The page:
Unfortunately, MSVC++ doesn't support inline assembly in 64-bit code and it does not support __emit either. With MSVC++ you should either implement pieces of code in separate .asm files and compile and link them with the rest of the code or resort to dirty hacks like the following (implemented for 32-bit code as proof of concept):

#include <windows.h>
#include <stdio.h>

unsigned char BswapData[] =
  0x0F, 0xC9, // bswap ecx
  0x89, 0xC8, // mov   eax, ecx
  0xC3        // ret

unsigned long (__fastcall *Bswap)(unsigned long) =
  (unsigned long (__fastcall *)(unsigned long))BswapData;

int main(void)
  DWORD dummy;
  VirtualProtect(BswapData, sizeof(BswapData), PAGE_EXECUTE_READWRITE, &dummy);
  printf("0x%lX\n", Bswap(0x10203040));
  return 0;

Output: 0x40302010

I think you should be able to do the same not only with gcc but also Linux with about two minor differences (VirtualProtect() is one, calling conventions is the other).

EDIT: Here's how BSWAP can be done for 64-bit values in 64-bit mode on Windows (untested):

unsigned char BswapData64[] =
  0x48, 0x0F, 0xC9, // bswap rcx
  0x48, 0x89, 0xC8, // mov   rax, rcx
  0xC3              // ret

unsigned long long (*Bswap64)(unsigned long long) =
  (unsigned long long (*)(unsigned long long))BswapData64;

And the rest is trivial.

share|improve this answer
That's spectacularly dirty! (Interesting, though... and I'm curious about how arguments are mapped to/from C++.) I suspect I'd be happiest with separate .asm files... if I knew the syntax to write them. Are there any good cross-assembler tools that would help me write this 'just-once'? Do you have any references detailing calling convention and how these interact with the separate .asm approach? – aSteve Oct 22 '11 at 13:40
@aSteve: As usual, MSDN is your friend for MSVC++. Specifically here for 64-bit code. Wikipedia links to this doc for Linux 64-bit calling conventions. As for writing the code once... See if you can get NASM/FASM output 64-bit object code palatable for MSVC++. NASM/FASM should work with gcc. – Alexey Frunze Oct 22 '11 at 13:54

There are many functions available for swapping endianess, for example from BSD sockets:

uint32_t htonl(uint32_t hostlong);
uint16_t htons(uint16_t hostshort);
uint32_t ntohl(uint32_t netlong);
uint16_t ntohs(uint16_t netshort);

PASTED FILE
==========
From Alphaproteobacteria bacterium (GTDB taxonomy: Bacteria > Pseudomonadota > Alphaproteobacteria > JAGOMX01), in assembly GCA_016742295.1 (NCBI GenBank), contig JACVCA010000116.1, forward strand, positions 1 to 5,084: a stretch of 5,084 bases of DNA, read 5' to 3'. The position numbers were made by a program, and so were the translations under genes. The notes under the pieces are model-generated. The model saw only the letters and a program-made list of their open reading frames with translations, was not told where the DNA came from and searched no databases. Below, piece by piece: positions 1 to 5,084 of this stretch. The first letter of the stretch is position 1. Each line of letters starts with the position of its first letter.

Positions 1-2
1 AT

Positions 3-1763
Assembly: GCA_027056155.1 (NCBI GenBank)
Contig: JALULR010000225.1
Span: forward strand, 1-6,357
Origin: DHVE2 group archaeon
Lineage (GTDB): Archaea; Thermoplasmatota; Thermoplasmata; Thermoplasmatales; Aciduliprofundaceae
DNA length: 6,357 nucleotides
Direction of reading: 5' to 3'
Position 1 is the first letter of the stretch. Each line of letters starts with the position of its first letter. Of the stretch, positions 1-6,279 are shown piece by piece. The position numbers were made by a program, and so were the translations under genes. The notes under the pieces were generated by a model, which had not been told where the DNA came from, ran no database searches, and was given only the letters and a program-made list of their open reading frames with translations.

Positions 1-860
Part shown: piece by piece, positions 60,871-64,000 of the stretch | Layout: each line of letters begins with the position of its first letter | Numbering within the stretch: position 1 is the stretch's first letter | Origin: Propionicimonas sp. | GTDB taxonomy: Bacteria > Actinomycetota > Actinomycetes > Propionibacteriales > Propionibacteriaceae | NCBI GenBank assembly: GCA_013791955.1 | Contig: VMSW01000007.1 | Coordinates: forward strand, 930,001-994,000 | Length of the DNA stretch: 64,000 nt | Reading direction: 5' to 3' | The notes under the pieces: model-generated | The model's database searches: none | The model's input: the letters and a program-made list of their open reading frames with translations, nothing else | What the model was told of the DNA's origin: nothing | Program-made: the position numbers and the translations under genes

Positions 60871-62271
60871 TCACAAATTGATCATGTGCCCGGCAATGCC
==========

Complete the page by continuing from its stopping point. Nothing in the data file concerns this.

64 bits is less portable:

unsigned __int64 _byteswap_uint64(unsigned __int64); // Visual C++
int64_t __builtin_bswap64 (int64_t x). // GCC

Don't resort to assembly every time something is not expressible in standard C++.

share|improve this answer

By definition, asm statements in C or C++ are not portable, in particular because they are tied to a particular instruction set. In particular, don't expect your code to run on ARM, if your assembler statements are for x86.

Besides, even on the same hardware platform like 64 bits x86-64 (that is, modern PC-s), different systems (e.g. Linux vs Windows) have different assembler syntax and different calling conventions. So you should have several variants of your code.

If using GCC, it offers you a lot of builtin functions which can help you. And probably (assuming a recent GCC, ie. a 4.6 version), it is able to optimize quite efficiently your function.

If performance is very important, and if your system have a GPU (that is a powerful graphic card), you might consider recoding numerical kernels in OpenCL or in CUDA.

share|improve this answer
Several variants of the assembler code is acceptable... What I need are good references describing the syntax I should use for each. I am interested in both CUDA and OpenCL - which represent potential future enhancements... though I suspect they may be scuppered by the fact that my algorithm is inherently non-parallel. For now, I'm just interested to target the advantages of an efficient assembly level implementation. – aSteve Oct 22 '11 at 13:23

Inline assembler is not one of your possibilities: Win64 Visual C compilers do not support __asm, you'll need to use seperate [m|y|n]asm-compiled files.

share|improve this answer
Can you point me at references for [m|y|n]asm syntax? Is one more portable than another? – aSteve Oct 22 '11 at 13:42
aSteve: google is your friend, documentation galore. I have no experience in this field, so I can't answer your question sensibly. – rubenvb Oct 22 '11 at 13:54
As an avid Googler, that documentation is 'galore' is most of my problem. :) I'm currently looking at yasm - which looks modern, so I'm hopeful... A specific pointer from someone who has implemented something similar would be very helpful. :) – aSteve Oct 22 '11 at 14:08